‘Rebecca’ Movie Review: a Naïve Young Woman Journeys to Her New Husband’s Lavish Estate

'Rebecca' Movie Review: a Naïve Young Woman Journeys to Her New Husband’s Lavish Estate

Following a whirlwind romance in Monaco, a naïve young woman journeys to her new husband’s lavish estate, only to find the staff still under the thrall of his recently deceased first wife — the impossibly beautiful, charming and charismatic Rebecca de Winter.

Much like Lily James’ unnamed narrator of “Rebecca” — Netflix’s adaptation of Daphne du Maurier’s 1938 novel — director Ben Wheatley seems to feel the constant shadow of impossible expectation looming over him.

After all, a 1940 take on the book (directed by Alfred Hitchcock and starring Laurence Olivier and Joan Fontaine) won the Academy Award for Best Picture and was recently inducted into the United States National Film Registry.

Sadly, although Wheatley’s lavish period piece opts for a more faithful retelling of du Maurier’s novel than Hitchcock’s, the 2020 version of “Rebecca” has none of the sophistication, charm or simmering tension of its Oscar-winning predecessor.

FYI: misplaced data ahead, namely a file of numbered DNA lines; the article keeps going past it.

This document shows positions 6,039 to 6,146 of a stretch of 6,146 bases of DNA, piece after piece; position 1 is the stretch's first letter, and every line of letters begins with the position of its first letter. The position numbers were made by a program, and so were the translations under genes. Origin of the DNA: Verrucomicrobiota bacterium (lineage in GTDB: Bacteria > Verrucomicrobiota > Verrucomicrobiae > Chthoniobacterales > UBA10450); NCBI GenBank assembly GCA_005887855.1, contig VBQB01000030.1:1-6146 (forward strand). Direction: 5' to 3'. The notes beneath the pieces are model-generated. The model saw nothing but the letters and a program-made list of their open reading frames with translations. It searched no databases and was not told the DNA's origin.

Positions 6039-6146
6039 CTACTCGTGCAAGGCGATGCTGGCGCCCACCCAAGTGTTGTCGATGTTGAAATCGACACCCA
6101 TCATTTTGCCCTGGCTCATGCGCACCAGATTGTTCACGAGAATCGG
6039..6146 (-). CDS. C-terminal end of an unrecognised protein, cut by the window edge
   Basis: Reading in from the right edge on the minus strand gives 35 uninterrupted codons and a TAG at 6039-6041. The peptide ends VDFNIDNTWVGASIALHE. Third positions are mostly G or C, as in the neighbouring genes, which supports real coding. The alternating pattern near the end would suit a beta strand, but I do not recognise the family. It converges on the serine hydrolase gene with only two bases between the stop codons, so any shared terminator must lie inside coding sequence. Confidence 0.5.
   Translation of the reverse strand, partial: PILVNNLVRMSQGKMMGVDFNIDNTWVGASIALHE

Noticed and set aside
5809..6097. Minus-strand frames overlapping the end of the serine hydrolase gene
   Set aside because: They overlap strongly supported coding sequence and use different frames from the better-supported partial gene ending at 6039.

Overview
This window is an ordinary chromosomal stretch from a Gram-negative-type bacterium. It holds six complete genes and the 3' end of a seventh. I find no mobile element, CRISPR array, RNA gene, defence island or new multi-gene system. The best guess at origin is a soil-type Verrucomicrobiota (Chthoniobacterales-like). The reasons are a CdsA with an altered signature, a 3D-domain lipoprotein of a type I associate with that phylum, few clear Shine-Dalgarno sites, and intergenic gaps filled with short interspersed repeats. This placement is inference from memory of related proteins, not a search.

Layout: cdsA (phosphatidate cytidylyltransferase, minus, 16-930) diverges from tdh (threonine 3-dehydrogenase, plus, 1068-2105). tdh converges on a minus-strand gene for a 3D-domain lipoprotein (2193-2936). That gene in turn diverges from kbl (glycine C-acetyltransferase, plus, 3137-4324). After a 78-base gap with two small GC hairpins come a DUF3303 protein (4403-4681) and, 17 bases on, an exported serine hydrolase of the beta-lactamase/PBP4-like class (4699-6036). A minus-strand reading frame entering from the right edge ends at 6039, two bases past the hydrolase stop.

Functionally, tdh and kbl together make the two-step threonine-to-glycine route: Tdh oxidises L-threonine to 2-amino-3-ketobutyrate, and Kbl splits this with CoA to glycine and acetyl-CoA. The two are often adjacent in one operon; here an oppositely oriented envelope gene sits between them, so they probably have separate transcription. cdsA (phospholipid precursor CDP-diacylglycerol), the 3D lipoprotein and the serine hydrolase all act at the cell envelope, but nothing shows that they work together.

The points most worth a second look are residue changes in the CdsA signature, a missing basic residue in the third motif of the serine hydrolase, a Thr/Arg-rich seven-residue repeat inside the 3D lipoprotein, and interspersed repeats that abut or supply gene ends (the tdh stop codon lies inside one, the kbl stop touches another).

Lily James and Armie Hammer (as the supposedly suave Maxim de Winter) certainly look the part, but their blossoming relationship lacks substance and neither of their character arcs feels organic or believable.

Indeed, only Kristen Scott Thomas (as the steely housekeeper Mrs Danvers) dazzles, dominating her scenes with equal parts charm and menace as she gradually reveals the depth of her fondness for Maxim’s first wife — and her disdain for his second.

matriarch (and back) too quickly and too often to conjure any sense of growth as she delves into the story of what happened to Rebecca. Though Wheatley’s willingness to go darker with the story than Hitchcock is welcome, the feeble chemistry between his two lead actors makes the movie’s final third just a little too far-fetched to be immersive.

This glossy retelling is, much like its two stars and setting, very handsome. However, much like its beleaguered narrator’s situation, the pressure of expectation is stifling.

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